The roles of each computer in a client/server network are distinctive, affecting both the hardware used in each computer and the software installed in each computer. In a client/server environment there are many advantages including centralized administration, better sharing capabilities, scalability, and possibly increased security.
Most departmental and larger networks are client/server networks. The networks controlled by Windows Server 2008 and 2003, Windows 2000 Server, and Novell NetWare servers are examples of client/server networks.
One example is a server with three workstations, each of which is using a different shared resource: One is using the server’s inkjet printer, one is printing to the server’s laser printer, and one is copying a file to the server’s RAID array.
A server is a computer on the network that provides other computers (called clients or workstations) with access to resources, such as disk drives, folders, printers, modems, scanners, and Internet access. Because these resources can be used by different computers over the network, they are called shared resources.
Servers can also be used for different types of software and tasks. For example, application servers run tasks for clients, file servers store data and program files for clients, and mail servers store and distribute email to clients.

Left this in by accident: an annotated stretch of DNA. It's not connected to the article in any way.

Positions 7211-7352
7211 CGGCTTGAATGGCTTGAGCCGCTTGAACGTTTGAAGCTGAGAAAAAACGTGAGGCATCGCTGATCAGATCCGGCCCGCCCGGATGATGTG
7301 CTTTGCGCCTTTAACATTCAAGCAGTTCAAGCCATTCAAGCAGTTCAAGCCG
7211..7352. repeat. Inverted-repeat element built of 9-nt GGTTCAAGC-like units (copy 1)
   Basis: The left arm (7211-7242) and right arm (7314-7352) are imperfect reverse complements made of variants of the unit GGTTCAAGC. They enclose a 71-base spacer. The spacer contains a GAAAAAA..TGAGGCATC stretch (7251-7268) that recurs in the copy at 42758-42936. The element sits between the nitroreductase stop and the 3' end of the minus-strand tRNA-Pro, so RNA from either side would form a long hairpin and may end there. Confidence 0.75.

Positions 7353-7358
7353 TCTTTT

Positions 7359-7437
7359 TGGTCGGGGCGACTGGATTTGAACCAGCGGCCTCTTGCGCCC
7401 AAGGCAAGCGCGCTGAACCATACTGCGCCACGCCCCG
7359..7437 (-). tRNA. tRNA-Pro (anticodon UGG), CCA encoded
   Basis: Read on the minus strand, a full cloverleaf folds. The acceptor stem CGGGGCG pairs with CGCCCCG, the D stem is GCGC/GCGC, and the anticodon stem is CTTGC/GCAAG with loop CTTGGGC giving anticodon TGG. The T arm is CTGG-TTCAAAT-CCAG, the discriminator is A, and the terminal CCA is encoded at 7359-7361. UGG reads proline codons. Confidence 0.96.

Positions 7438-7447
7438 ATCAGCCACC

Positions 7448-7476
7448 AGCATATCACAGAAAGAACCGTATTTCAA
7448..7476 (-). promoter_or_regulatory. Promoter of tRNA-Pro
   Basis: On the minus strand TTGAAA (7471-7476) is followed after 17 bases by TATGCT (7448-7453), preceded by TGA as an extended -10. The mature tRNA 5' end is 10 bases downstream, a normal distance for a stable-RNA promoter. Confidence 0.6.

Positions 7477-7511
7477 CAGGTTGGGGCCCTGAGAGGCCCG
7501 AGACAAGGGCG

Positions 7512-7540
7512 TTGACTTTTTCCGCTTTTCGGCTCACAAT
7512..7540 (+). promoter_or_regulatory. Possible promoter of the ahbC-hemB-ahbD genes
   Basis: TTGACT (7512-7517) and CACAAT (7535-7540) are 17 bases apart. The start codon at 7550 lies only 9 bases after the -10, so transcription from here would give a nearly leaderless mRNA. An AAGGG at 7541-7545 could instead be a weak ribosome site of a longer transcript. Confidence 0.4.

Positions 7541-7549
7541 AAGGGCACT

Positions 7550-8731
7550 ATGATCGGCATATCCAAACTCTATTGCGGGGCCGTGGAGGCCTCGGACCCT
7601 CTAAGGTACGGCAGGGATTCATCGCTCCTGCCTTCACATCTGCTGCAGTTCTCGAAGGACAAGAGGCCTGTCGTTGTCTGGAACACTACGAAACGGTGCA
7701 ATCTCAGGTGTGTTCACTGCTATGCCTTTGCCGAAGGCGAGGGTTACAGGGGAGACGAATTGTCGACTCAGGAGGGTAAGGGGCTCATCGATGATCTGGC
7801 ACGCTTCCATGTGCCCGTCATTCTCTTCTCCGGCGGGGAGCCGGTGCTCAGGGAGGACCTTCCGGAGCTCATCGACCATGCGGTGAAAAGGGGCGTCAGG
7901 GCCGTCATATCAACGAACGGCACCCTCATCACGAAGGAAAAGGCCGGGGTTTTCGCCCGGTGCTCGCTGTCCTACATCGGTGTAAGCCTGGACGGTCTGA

Servers typically have more powerful hardware features than typical PCs, such as SCSI or SATA RAID arrays or network attached storage for hard disk storage, larger amounts of RAM, hot-swap power supplies, and server-optimized network adapters. However, because servers are not operated by an individual user, they often use low-performance integrated or PCI video and might be managed remotely rather than with a keyboard or monitor connected directly to the server.
A client is a computer that uses the resources on a server. Typical examples of client computers include Windows Vista, XP, and 2000. Depending on the network operating system in use, clients and servers can be separate machines or a client can act as a server and a server can act as a client. Clients can refer to servers either by assigning drive letters to shared folders or by using a Universal Naming Convention (UNC) path name to refer to the server.